Language: In a democratic society that may involve a minimum of 25 language groups, and in which key people may have only a limited command of the languages of the people they have been appointed to represent, there is every argument to benefit from other technologies to ensure that a heightened level of alternative communication can compensate for such deficiencies - rather than have them aggravate the democratic deficit.
Psycho-social communication issues: There are major issues in communication processes - especially in a democratic society. Some people have greater strengths in face-to-face communication, speaking to an audience, or corridor lobbying - others have greater strengths in written communication (whether print-based or electronic). All such strengths may be conditional on skill in particular languages - and may involve cultural preferences, and to the possibility that some are physically, socially or mentally handicapped in processing communications. Greater sensitivity to these issues is required in addressing issues of participative democracy. Many of these have been more explicitly addressed in electronic environments.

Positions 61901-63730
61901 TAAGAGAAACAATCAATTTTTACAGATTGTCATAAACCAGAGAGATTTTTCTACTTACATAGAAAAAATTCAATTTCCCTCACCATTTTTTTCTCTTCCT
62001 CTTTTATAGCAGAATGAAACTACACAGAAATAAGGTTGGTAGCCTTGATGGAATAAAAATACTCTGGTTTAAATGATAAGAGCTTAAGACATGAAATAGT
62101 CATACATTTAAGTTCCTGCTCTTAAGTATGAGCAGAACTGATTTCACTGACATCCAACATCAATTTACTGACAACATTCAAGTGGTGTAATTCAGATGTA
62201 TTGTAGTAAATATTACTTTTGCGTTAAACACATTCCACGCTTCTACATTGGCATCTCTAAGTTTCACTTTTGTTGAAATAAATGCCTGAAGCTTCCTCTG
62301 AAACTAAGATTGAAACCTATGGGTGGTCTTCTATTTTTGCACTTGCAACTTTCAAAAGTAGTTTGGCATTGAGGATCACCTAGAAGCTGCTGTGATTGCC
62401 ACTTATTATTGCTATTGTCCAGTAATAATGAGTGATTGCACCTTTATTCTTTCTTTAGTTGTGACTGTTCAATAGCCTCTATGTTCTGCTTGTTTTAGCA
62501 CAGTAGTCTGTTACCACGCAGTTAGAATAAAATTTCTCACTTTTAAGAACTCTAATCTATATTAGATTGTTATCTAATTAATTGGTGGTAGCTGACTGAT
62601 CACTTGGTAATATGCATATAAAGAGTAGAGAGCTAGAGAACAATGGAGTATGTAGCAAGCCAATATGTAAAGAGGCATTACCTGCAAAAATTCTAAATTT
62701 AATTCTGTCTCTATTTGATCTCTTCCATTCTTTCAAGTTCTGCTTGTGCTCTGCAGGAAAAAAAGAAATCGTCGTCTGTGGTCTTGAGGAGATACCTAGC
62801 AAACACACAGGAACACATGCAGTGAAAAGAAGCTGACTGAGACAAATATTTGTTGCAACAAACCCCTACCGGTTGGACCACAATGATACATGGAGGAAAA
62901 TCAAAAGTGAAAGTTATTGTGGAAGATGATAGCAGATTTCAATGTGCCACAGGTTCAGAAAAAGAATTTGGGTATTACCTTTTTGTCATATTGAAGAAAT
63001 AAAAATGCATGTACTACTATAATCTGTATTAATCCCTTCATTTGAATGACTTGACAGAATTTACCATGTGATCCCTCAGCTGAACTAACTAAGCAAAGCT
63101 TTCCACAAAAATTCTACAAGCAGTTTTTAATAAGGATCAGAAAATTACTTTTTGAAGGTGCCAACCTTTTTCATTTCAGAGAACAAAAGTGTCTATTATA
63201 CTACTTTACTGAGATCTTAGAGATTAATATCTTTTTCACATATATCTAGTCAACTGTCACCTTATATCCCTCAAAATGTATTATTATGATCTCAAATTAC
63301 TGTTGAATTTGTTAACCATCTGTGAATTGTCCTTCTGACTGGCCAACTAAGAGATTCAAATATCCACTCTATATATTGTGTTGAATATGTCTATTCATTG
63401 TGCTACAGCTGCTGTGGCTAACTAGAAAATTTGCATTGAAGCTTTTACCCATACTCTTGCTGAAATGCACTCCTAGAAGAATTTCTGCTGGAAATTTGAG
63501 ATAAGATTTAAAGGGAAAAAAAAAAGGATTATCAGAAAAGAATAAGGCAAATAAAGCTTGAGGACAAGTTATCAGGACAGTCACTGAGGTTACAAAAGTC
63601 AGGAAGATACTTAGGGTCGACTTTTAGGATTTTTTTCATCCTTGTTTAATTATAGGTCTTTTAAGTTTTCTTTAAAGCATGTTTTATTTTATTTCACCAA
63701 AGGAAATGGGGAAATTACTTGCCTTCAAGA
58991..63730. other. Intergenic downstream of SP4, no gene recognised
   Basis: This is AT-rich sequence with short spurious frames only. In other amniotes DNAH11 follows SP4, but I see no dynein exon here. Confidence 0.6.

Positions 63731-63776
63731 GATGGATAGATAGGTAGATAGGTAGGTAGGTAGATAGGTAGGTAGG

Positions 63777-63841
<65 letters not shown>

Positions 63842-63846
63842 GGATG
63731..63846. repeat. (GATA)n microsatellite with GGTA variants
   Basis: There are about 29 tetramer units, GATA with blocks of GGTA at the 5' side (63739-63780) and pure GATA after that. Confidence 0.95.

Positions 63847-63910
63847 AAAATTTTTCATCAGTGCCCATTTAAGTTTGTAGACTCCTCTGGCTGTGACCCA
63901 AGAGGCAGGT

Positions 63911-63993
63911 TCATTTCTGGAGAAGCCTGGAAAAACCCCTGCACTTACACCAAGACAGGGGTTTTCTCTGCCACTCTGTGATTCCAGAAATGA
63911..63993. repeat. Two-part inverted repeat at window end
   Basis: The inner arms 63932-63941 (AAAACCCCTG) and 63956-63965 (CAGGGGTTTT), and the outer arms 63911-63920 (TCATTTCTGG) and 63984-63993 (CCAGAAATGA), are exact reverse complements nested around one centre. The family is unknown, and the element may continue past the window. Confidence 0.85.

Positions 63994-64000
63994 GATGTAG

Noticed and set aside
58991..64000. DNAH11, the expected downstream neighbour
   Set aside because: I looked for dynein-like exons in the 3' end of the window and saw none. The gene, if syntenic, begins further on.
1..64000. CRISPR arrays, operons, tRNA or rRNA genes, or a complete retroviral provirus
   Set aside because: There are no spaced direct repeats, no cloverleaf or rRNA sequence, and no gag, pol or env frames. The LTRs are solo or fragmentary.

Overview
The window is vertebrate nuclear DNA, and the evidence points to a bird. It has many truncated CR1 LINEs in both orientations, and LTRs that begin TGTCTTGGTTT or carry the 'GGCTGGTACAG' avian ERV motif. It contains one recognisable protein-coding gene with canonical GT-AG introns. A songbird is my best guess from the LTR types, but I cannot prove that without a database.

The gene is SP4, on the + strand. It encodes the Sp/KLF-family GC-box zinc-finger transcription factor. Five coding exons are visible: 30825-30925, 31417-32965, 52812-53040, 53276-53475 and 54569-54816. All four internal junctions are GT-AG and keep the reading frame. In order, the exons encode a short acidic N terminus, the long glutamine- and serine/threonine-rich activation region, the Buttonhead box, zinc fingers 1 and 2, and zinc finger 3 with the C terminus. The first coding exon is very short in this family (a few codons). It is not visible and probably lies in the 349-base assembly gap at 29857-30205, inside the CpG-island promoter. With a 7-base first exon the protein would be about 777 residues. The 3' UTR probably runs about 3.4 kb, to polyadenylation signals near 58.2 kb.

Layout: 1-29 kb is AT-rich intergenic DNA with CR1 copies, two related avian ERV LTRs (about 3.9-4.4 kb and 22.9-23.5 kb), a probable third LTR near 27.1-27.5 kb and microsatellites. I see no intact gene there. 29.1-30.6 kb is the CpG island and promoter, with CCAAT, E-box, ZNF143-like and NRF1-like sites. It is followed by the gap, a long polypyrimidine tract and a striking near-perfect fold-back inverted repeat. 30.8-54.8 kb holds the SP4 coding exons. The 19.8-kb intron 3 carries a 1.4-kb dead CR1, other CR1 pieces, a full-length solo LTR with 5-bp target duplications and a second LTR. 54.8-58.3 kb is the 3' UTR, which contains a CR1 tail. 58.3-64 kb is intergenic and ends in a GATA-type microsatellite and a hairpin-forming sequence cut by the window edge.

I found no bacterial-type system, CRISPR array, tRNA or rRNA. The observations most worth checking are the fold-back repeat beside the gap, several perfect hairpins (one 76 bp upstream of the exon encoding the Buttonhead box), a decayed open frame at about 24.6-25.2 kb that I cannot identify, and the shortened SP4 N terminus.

Time constraints: Participative democracy is subject to enormous time constraints - as is evident in the case of the selectivity and prioritising with which items are included on agendas for debate and decision. It might be argued that it is completely unacceptable that such time constraints are used to abusively marginalize issues of interest to smaller constituencies in a democracy - whilst continuing to plead that decision-making is democratically participative.